Aku Oracca-Terreh is a multi-talented musical force, a DJ, producer, songwriter and multi-instrumentalist, as well as being a key member of the Grammy-nominated band Florence and the Machine as a pianist (they were introduced by mutual friend Mark Ronson). He remains a musical accomplice (DJ/bass/keys) to the critically acclaimed American indie pop rapper/singer Santigold. For the past 15 years, he has lent his talents and collaborates regularly with Saul Williams, Florence Welch, TV on the Radio and Massive Attack. Recently, he was asked by Bill T. Jones to accompany his NY Live arts dance company. His band, Dragons of Zynth, was inspired by a mentorship with the jazz legend Yusef Lateef at his alma mater, Amherst College, which set the path for life consumed by making a difference in the world through music and all art mediums...

Eva Davidova explores behavior, ecological disaster, and the social implications of technology through performative works rooted in the absurd. She questions what we give for granted, and explores possibilities for agency through uncertainty and play. Davidova often deliberately “misuses” technology in order to disturb its acceptance, and that of the prevalent emotional manipulation that both physical and informational architecture exert. Davidova has exhibited at Museum of the Moving Image, the Bronx Museum, the Everson Museum, the AKG Buffalo Art Museum, MACBA Barcelona, CAAC Sevilla, Instituto Cervantes and La Regenta among others.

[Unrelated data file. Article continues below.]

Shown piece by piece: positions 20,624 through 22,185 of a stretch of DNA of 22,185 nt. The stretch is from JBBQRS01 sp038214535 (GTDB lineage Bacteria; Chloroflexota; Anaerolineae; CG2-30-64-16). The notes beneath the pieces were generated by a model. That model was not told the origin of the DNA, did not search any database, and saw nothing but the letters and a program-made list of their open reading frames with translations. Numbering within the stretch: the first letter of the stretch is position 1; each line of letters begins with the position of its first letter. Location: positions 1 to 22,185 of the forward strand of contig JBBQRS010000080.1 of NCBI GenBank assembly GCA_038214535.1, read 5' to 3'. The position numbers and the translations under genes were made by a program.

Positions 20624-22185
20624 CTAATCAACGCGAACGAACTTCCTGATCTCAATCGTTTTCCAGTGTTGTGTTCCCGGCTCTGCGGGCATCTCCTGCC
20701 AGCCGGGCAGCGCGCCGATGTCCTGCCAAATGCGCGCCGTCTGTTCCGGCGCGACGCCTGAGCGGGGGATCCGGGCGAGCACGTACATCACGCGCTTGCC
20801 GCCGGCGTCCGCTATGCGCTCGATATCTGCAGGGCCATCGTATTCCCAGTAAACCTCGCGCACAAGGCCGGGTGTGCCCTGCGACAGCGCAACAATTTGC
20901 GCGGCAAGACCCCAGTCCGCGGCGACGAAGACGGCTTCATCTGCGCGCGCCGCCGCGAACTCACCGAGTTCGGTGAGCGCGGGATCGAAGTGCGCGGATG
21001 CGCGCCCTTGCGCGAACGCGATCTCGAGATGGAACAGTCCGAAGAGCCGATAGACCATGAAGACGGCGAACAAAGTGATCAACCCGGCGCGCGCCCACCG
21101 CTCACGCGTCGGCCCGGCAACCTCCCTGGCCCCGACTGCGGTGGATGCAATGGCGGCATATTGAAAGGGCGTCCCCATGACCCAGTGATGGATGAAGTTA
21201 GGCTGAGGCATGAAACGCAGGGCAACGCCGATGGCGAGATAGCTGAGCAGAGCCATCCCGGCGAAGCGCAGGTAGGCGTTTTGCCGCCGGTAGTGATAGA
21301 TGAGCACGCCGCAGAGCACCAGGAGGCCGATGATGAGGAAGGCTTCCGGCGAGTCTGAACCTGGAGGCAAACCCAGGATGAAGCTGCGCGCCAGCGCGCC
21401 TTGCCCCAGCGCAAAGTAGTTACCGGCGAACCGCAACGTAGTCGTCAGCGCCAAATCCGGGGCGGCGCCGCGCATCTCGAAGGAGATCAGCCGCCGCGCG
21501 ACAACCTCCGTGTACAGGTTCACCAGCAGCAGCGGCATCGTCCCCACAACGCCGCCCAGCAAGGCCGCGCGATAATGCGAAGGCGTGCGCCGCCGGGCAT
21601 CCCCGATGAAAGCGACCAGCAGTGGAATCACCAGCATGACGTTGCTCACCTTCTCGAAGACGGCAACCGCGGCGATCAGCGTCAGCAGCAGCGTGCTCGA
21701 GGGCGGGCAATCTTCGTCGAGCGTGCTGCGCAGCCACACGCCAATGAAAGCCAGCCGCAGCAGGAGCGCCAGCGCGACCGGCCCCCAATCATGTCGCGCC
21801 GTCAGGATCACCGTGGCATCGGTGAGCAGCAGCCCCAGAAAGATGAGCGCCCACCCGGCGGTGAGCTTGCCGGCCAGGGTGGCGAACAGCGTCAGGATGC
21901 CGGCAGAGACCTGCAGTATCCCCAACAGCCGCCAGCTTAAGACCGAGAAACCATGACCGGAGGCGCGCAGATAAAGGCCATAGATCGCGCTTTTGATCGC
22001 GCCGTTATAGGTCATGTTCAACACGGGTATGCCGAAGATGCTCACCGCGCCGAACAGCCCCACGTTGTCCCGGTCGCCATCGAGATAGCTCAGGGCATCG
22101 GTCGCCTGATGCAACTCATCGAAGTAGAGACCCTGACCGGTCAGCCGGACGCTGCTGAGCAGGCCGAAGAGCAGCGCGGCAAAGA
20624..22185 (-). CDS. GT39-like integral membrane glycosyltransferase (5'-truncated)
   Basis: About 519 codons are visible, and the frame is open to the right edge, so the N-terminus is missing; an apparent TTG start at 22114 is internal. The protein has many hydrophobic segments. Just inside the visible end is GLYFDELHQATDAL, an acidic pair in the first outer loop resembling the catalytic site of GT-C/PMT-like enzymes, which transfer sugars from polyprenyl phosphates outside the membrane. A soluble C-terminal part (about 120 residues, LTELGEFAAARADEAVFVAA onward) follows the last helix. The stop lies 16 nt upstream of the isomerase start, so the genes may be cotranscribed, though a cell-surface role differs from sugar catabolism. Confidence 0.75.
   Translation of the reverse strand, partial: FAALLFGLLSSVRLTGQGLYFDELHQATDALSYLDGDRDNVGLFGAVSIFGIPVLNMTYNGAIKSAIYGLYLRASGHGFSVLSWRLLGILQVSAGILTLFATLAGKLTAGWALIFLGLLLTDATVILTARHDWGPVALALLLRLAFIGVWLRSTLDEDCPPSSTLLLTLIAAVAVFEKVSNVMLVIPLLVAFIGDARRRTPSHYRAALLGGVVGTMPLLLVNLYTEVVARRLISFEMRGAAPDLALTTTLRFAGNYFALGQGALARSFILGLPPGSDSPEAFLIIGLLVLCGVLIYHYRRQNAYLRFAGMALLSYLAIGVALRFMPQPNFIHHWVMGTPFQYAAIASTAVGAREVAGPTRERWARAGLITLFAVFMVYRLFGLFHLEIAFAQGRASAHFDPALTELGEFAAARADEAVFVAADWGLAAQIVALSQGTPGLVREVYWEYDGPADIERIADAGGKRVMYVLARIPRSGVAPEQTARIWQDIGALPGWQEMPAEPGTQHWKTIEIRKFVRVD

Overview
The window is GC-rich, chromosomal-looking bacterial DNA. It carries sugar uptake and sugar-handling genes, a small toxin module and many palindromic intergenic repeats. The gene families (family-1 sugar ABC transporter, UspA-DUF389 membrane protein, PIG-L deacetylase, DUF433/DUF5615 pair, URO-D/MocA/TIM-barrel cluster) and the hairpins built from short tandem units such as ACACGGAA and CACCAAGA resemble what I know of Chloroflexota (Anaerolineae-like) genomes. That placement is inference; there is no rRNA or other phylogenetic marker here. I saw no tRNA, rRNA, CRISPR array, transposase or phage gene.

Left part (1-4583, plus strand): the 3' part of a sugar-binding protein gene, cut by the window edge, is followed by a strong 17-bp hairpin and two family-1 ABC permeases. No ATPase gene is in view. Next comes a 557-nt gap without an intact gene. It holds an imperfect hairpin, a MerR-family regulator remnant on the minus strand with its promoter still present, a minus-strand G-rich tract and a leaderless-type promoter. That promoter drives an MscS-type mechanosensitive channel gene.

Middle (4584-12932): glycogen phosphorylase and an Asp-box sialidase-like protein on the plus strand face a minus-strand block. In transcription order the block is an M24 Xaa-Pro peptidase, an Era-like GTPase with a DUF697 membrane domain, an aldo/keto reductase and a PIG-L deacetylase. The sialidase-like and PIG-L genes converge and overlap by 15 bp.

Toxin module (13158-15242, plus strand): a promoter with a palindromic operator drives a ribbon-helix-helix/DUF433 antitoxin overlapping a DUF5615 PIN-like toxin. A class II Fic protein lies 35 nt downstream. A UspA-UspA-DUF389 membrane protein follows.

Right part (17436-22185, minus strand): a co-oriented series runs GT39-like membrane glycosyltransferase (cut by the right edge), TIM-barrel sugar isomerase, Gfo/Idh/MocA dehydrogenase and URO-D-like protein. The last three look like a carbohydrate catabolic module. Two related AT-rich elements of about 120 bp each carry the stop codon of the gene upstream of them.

Julio Cesar Delgado is a highly regarded Stylist and Creative Consultant based in New York City. His career journey includes some major fashion editorials with renowned and prestigious fashion publications such as Vogue, Harper’s Bazaar, Interview Magazine and WSJ Magazine. As the VIP Stylist and costume designer for artists such as Moses Sumney, Paloma Elsesser, and Kali Uchis, Julio has showcased his unique creativity in projects ranging from music videos like Kali Uchis' Solita to editorial features in CR Fashion Book, Interview Magazine and Harper’s Bazaar. A recent career highlight of his was working with director George Miller for Long Beach Opera’s Isola (2024) where he collaborated with the Issey Miyake team in designing the costumes. Another recent career highlight was working with installation artist Haegue Yang for The Malady of Death (2023) that premiered at the Guggenheim Museum this past winter in collaboration with Performa NYC. His other costume design work can be seen in Serpentwithfeet's Heart of Brick (2023) for Kampnagel Hamburg, Solange Knowles’ Bridge-S (2019) for the Getty Museum, and We Might Appear as Forest Fires (2023) for the Berggruen Institute with director George Miller in Los Angeles, California. He has also worked with American opera singer Davóne Tines, most recently in collaboration with the Louisville Kentucky Orchestra to celebrate and honor the late and beautiful, Breonna Taylor. In addition to his work as a Stylist and Creative Consultant, Julio has contributed his expertise as a Wardrobe Coordinator for Solange Knowles' When I Get Home Tour in 2019 and various other high-profile fashion and entertainment events.